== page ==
Highlights of the day: I got to rappel down the side of a six-storey building and use hydraulic tools to rip open a car and cut the hinges on its door. I was exhausted. Hot. After several hours of living a boyhood dream, I came to realize how fortunate we are in the developed world to have such highly trained, well-equipped emergency workers. But after talking to a few of them, it also became clear that the impacts of climate change aren’t just putting stress on first responders in the developing world.
Firefighters in Canada – in both urban and non-urban settings – are also feeling the punch, whether it’s battling frequent, more intense forest fires in British Columbia and Saskatchewan or rescuing citizens caught in flash floods in cities like Toronto and Calgary.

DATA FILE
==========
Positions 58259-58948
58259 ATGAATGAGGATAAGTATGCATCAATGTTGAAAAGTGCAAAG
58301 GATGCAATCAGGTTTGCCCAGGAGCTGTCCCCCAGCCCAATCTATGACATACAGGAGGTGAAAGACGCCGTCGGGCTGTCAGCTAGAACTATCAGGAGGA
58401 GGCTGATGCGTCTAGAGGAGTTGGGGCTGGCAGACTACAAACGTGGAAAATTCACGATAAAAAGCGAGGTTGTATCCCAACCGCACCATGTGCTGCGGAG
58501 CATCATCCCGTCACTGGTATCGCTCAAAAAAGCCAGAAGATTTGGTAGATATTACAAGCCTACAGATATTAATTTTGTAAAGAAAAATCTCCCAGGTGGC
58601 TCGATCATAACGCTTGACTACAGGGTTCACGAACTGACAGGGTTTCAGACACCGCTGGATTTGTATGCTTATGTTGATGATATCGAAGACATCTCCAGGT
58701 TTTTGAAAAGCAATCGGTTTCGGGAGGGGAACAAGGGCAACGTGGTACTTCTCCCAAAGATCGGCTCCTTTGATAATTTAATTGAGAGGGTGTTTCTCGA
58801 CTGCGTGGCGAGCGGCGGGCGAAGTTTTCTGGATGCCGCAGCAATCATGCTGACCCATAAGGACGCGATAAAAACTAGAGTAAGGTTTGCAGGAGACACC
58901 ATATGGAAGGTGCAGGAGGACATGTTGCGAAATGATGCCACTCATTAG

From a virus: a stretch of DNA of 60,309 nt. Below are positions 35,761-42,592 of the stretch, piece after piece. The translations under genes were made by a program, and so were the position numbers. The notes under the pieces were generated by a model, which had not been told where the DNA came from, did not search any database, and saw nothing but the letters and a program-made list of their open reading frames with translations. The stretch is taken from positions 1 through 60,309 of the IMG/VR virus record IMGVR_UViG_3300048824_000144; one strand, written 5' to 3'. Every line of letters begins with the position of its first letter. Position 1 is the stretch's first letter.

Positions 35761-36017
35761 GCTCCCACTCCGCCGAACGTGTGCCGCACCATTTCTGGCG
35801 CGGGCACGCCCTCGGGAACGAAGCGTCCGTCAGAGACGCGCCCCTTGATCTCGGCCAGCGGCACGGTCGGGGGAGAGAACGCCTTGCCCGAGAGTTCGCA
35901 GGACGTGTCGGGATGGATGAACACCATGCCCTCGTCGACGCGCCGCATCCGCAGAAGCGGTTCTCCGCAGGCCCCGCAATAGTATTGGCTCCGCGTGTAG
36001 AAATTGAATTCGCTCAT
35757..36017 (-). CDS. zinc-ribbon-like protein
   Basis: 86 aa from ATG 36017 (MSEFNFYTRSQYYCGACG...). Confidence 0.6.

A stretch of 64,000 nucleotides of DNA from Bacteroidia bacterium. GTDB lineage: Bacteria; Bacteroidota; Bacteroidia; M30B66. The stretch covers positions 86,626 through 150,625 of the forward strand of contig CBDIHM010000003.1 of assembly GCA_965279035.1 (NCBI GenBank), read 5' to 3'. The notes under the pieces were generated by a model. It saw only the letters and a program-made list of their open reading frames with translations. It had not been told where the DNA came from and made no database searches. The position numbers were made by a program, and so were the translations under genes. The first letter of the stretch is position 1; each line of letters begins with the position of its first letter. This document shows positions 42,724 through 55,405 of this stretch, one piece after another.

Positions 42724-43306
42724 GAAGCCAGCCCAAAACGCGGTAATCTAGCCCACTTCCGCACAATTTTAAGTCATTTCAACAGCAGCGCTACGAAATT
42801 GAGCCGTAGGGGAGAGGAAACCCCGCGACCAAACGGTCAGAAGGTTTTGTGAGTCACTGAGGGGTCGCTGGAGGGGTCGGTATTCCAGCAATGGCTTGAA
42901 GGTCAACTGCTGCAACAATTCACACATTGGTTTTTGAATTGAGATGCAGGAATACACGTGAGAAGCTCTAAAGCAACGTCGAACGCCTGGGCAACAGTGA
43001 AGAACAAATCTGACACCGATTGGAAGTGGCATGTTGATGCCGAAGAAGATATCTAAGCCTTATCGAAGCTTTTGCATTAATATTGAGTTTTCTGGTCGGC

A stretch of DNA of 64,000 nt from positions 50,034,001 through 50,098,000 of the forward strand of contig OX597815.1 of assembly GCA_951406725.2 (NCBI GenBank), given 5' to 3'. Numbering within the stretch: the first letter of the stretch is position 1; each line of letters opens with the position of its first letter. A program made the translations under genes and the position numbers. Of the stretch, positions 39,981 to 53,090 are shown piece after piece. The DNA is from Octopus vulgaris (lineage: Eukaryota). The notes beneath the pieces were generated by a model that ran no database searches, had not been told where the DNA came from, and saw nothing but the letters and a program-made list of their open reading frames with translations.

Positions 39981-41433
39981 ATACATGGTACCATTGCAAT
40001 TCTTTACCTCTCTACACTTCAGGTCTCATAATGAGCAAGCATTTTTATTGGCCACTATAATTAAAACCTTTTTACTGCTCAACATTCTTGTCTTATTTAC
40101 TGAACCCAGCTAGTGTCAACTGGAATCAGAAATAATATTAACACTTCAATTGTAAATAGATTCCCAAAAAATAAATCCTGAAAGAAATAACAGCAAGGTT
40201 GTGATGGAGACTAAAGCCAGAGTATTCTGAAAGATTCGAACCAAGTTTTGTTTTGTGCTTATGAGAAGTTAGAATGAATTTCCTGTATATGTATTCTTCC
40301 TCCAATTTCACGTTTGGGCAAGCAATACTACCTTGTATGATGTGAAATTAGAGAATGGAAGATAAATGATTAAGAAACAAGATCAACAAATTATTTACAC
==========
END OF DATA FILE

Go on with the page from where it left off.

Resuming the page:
Saskatchewan, where the spread of wildfires at the moment is unprecedented, has already burned through its 2015 firefighting budget as hot, dry weather turns forests into a tinderbox. “The forecast is for this long cycle of dry weather to continue well into the fall,” fire ecologist Robert Gray warned on CBC Radio.
In B.C., fire crews are battling more than 180 fires throughout the province, where cities like Vancouver are being blanketed in smoke and falling ash. “Longer term, we will see more fires,” John Innes, dean of the University of British Columbia’s faculty of forestry, told CBC. “We will see the fire season extending, it will start earlier, it will go on later, and the fires that we get will be more intense.”